A Collaborative Effort: Protecting Archaeological Sites and Sensitive Ecological Habitats

30 Days of Tennessee Archaeology 2015, Day 15

Sarah Levithol
Tennessee Division of Archaeology

For me, one of the best things about being an archaeologist is the opportunity to collaborate with a variety of people from different professions and walks of life. Such collaborations demonstrate the ability of archaeology to be relevant in a variety of ways. Working at the Tennessee Division of Archaeology (TDOA) has allowed me to collaborate with local schools and universities, local communities and individuals, and other professionals and scientists. A recent collaborative effort between the TDOA and the Tennessee Division of Natural Areas (TDNA) has proved to be a very rewarding and educational experience for both parties.

Sarah Levithol investigates the looter’s pit at the cave entrance.

Sarah Levithol investigates the looter’s pit at the cave entrance.

In February of this year, the TDOA was contacted by TDNA biologists about significant looting of archaeological material in a cave on state owned property. The biologists had been doing reconnaissance on the bat population in the cave, which has been severely depleted by White Nose Syndrome (WNS). They observed recent looting activity at the entrance of the cave and saw evidence that archaeological deposits had been disturbed.

Some bats that inhabit the cave.

Some bats that inhabit the cave.

I was able to visit the cave with TDNA Zoologist David Withers in February and confirmed the looting of prehistoric deposits. Although few artifacts were present in the looter’s pit, our inspection did recover a freshwater mussel shell that was not native to the cave, as well as significant amounts of charcoal in the profile. This charcoal layer was directly associated with the shell and suggests a prehistoric occupation. During this visit we also toured the rest of the cave and found more evidence of prehistoric activity as well as modern garbage. A return visit with TDOA Archaeologist Aaron Deter-Wolf allowed me to better inspect the looter’s pit and to take carbon samples that will be dated later this year.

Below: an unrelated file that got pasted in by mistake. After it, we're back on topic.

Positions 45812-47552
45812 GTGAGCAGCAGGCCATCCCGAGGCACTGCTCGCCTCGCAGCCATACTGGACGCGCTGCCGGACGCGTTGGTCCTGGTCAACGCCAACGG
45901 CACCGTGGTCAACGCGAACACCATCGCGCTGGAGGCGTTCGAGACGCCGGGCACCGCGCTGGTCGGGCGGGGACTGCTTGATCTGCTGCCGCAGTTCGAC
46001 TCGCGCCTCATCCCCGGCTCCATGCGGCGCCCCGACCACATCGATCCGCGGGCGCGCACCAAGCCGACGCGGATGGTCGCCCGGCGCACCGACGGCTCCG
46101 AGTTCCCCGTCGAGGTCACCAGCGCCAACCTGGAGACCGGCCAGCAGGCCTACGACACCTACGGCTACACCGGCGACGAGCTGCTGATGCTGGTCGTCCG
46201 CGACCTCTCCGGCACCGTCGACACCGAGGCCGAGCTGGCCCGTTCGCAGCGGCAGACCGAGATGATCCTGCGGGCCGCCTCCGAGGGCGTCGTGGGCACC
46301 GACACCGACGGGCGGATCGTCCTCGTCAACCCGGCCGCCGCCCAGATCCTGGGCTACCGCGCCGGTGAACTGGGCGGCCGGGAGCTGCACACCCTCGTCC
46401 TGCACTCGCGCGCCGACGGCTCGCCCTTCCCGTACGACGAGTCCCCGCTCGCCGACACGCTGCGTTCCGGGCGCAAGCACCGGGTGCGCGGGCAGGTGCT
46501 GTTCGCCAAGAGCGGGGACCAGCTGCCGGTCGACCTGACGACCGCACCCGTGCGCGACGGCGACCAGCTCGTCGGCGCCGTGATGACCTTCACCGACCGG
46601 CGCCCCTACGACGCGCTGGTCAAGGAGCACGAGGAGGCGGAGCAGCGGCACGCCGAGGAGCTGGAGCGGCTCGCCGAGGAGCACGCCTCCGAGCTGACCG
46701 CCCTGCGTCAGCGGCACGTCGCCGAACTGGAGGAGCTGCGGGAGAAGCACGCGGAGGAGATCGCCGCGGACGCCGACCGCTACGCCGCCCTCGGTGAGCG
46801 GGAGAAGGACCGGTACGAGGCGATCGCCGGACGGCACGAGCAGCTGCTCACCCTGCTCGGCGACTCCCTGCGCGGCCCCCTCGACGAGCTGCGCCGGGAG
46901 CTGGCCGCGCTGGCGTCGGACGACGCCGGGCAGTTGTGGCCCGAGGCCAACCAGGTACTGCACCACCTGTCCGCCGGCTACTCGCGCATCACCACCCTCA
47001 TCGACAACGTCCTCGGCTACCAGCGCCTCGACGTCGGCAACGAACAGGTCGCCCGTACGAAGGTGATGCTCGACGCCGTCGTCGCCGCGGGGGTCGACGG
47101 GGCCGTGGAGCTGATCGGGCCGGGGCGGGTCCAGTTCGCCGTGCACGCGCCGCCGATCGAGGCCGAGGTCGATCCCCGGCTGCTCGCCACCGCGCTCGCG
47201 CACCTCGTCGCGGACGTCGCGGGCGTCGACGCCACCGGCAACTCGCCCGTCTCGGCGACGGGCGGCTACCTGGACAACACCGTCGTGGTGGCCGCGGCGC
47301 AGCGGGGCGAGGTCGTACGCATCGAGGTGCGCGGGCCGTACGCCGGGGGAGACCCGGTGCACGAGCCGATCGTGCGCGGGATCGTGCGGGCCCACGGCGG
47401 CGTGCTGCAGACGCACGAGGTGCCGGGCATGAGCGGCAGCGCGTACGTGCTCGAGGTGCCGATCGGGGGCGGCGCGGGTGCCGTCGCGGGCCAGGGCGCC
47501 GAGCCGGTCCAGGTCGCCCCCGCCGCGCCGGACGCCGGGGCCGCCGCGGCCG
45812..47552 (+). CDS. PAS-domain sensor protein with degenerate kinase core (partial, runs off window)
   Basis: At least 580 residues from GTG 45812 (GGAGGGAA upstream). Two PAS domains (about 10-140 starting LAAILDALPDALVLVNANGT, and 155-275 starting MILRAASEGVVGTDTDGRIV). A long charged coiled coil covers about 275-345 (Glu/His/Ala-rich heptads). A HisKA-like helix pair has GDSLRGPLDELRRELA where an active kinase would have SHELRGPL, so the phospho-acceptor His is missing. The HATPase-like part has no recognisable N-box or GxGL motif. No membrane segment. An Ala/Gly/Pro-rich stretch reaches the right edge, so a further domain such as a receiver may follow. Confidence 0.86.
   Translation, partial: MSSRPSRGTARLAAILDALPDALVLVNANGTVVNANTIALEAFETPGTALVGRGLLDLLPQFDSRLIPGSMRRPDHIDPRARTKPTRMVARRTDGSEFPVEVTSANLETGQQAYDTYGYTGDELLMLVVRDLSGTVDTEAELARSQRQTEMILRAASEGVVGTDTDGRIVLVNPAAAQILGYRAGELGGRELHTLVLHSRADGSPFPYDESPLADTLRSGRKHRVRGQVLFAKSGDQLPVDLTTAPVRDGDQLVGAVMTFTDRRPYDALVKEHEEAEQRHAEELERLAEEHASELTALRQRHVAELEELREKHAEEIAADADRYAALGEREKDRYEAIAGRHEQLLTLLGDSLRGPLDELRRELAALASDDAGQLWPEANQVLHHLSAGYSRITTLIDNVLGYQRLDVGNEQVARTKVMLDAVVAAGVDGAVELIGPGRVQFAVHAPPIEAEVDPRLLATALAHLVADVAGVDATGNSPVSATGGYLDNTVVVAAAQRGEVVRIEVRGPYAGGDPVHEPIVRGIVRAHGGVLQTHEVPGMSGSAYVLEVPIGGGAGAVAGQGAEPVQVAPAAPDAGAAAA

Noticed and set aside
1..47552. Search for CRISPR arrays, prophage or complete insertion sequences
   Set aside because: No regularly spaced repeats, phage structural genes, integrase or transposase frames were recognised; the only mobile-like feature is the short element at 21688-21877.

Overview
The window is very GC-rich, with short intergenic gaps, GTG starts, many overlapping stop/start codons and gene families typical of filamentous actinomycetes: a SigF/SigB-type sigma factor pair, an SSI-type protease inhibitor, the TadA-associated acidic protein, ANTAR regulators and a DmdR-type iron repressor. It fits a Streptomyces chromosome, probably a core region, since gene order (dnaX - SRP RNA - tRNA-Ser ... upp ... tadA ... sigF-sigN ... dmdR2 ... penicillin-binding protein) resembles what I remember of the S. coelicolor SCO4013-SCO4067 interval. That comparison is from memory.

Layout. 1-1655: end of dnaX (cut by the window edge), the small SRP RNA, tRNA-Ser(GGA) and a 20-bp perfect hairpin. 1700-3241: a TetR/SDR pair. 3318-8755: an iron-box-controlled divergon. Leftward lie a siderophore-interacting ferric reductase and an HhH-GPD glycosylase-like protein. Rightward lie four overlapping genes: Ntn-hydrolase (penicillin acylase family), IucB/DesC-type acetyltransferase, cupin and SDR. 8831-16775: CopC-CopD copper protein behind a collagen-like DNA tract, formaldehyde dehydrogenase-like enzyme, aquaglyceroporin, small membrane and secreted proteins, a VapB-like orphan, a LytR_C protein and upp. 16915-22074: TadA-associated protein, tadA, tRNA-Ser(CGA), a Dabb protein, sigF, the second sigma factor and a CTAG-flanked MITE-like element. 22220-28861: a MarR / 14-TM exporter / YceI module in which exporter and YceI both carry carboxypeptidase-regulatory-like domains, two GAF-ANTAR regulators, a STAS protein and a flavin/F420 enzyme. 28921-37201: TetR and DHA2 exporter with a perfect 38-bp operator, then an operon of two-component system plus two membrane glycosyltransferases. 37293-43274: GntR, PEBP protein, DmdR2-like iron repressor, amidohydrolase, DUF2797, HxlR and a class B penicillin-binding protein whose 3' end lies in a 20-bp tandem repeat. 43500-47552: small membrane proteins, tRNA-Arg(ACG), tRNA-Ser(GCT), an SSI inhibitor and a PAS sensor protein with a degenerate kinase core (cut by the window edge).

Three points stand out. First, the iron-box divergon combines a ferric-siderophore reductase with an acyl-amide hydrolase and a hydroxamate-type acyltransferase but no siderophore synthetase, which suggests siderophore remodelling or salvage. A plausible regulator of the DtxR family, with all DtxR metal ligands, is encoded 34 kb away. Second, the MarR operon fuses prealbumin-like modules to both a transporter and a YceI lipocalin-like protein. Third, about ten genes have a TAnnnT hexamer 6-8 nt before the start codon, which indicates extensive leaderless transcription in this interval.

Sarah Levithol investigates the looter’s pit at the cave entrance.

Sarah Levithol investigates the looter’s pit at the cave entrance.

While the archaeology conducted during these trips was minimal, the collaboration proved important in other ways. Firstly, until our visit the TDOA site files included no record of prehistoric activity in the cave, and thus we were able to better document the archaeological importance of the site. Secondly, this collaboration has provided further motivation to install a cave gate, which will hopefully be in place next year. The gate will not only protect the vulnerable bat population, but also the archaeological deposits in the cave. A final benefit has been strengthening the relationship between the TDOA and State Natural Areas.This project has demonstrated to both divisions the importance of sharing data, as we are both in the field often and can both provide valuable information to each other. There are plans in the works for each division to hold a workshop where staff are trained about important information from each other’s respective fields. Such training will help the TDOA be better informed about the ecological environments we encounter, and will assist the TDNA in identifying archaeological sites and looting.

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